#4. Janelle Monae, The Electric Lady
Janelle Monae’s space opera cycle Metropolis continues with this mighty record that combines the futuristic with the classic. Although the album spins a tale of a dystopian future where androids live uneasily alongside humans, and rumors of rebellion hang ominously in the air, the music is a wide-ranging tribute to R&B styles of the past half-century. There’s an extremely funky track that’s highly Prince-like, probably because Prince himself appears on it. There’s a ballad that reminds you of early Michael Jackson, raps that hearken back to the best of Lauryn Hill, an uplifting jam in the vein of Stevie Wonder, a righteously sexy duet with Miguel that evokes 90s R&B, and an Esperanza Spalding collab that brings visions of smoky jazz clubs.
But it would be completely wrong to describe this album as derivative. It’s anything but. Monae drives music forward with her take on each of these styles, like a highly skilled magician that has mastered close-up tricks, huge illusions, sleight of hand, and escape from an underwater safe — and innovates all of these in fascinating and compelling ways in a single performance.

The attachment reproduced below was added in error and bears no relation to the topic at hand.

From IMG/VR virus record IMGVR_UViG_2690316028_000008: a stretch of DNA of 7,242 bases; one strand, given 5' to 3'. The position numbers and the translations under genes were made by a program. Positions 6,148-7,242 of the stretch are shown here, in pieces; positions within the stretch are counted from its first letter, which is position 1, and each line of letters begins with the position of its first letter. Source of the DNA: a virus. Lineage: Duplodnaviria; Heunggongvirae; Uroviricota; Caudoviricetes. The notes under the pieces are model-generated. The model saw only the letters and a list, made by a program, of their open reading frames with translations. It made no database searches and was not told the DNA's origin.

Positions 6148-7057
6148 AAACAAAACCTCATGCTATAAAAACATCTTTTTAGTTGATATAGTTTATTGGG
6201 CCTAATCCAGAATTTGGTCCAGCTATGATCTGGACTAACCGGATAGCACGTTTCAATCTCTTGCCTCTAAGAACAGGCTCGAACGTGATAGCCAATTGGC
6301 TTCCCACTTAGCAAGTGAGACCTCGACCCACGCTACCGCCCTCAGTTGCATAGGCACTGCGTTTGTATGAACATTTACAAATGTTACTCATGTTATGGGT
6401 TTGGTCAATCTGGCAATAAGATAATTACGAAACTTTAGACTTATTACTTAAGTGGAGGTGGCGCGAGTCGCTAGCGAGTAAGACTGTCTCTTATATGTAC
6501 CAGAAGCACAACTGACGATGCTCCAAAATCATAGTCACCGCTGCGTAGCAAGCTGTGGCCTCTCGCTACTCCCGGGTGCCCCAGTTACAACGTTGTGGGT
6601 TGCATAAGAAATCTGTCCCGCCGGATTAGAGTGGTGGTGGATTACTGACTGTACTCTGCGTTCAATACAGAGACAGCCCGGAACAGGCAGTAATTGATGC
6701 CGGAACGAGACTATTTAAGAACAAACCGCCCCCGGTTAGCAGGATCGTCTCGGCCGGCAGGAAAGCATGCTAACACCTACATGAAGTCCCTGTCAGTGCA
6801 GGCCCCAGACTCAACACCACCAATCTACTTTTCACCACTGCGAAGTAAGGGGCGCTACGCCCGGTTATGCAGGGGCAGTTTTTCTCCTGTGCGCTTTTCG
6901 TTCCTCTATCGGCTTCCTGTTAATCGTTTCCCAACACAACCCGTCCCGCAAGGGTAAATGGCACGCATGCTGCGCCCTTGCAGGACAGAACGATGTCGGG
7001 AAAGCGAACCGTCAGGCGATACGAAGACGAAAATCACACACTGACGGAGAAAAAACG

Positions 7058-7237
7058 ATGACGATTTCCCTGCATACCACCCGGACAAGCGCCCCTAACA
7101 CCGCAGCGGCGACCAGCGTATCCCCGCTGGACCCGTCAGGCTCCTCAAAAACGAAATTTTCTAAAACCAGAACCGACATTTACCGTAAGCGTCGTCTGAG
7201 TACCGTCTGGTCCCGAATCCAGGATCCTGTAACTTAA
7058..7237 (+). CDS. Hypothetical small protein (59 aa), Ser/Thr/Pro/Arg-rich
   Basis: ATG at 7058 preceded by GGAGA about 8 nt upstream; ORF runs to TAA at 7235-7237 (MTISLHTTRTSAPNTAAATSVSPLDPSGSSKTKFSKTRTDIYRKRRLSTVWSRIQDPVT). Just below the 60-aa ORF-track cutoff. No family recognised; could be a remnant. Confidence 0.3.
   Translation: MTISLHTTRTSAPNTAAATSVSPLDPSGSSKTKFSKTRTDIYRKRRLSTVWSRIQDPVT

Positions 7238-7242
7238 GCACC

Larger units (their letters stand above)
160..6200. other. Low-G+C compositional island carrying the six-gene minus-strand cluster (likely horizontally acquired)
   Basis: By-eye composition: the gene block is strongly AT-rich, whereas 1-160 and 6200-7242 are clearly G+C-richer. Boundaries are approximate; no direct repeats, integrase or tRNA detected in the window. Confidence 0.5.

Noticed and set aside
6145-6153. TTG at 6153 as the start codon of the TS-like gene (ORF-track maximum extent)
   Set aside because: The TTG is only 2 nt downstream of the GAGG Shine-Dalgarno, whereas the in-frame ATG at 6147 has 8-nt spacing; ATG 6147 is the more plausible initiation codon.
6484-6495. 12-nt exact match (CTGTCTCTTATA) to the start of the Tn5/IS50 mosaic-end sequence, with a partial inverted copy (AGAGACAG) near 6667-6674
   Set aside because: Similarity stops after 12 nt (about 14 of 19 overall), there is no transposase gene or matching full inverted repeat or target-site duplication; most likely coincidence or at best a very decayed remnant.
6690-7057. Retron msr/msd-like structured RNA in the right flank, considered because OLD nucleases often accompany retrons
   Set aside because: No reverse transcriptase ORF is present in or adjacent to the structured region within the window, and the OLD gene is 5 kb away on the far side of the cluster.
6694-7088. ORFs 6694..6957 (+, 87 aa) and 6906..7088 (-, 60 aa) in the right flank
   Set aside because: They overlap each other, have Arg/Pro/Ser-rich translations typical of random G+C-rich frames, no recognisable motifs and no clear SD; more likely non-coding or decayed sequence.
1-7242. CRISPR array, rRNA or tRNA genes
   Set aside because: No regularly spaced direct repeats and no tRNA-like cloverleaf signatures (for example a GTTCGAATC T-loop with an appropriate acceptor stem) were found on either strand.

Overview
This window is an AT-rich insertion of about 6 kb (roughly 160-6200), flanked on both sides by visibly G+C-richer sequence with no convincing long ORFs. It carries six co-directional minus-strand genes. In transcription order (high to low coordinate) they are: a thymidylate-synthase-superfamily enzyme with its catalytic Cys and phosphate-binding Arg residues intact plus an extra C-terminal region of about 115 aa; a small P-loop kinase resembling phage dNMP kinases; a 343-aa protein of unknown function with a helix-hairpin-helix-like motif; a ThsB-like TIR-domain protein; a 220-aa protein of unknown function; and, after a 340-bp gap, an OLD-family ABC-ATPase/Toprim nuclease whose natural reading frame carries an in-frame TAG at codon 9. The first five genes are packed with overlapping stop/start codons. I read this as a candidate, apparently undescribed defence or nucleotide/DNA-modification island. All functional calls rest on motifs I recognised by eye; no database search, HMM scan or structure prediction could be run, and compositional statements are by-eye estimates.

The musicianship, vocal and instrumental, is flawless. Monae’s voice is an incredibly versatile instrument deployed to ultimate effect. Her collaborators Roman GianArthur and Nate “Rocket” Wonder consistently bring cool arrangements to the fore, and guitarist Kellindo Parker covers the album in nasty axe-work. A series of outstanding guests add to the fun. Even the interstitial skits are great and hold together the album in an interesting way. And the songs, let’s not forget the songs!! “Dance Apocalyptic.” “Sally Ride.” “Givin Em What They Love.” “Q.U.E.E.N.” “Primetime.” “What An Experience.” What an experience, indeed.
#3. Daft Punk, Random Access Memories
It’s easy to know where to begin: “Get Lucky” is an immortal dance jam that will always be considered awesome. After hundreds of listens since the first teasers leaked out at Coachella, I’m still not sick of it in the slightest. Combining a funky Nile Rodgers riff, a superb lead performance from Pharrell, and a touch of the vocoder-vocals that are Daft Punk’s trademark, it’s on a short list with “Hey Ya” and “Crazy In Love” as songs that will be played on the radio (or streaming stations, or in-brain-antenna broadcast) for as long as we are alive. Book it.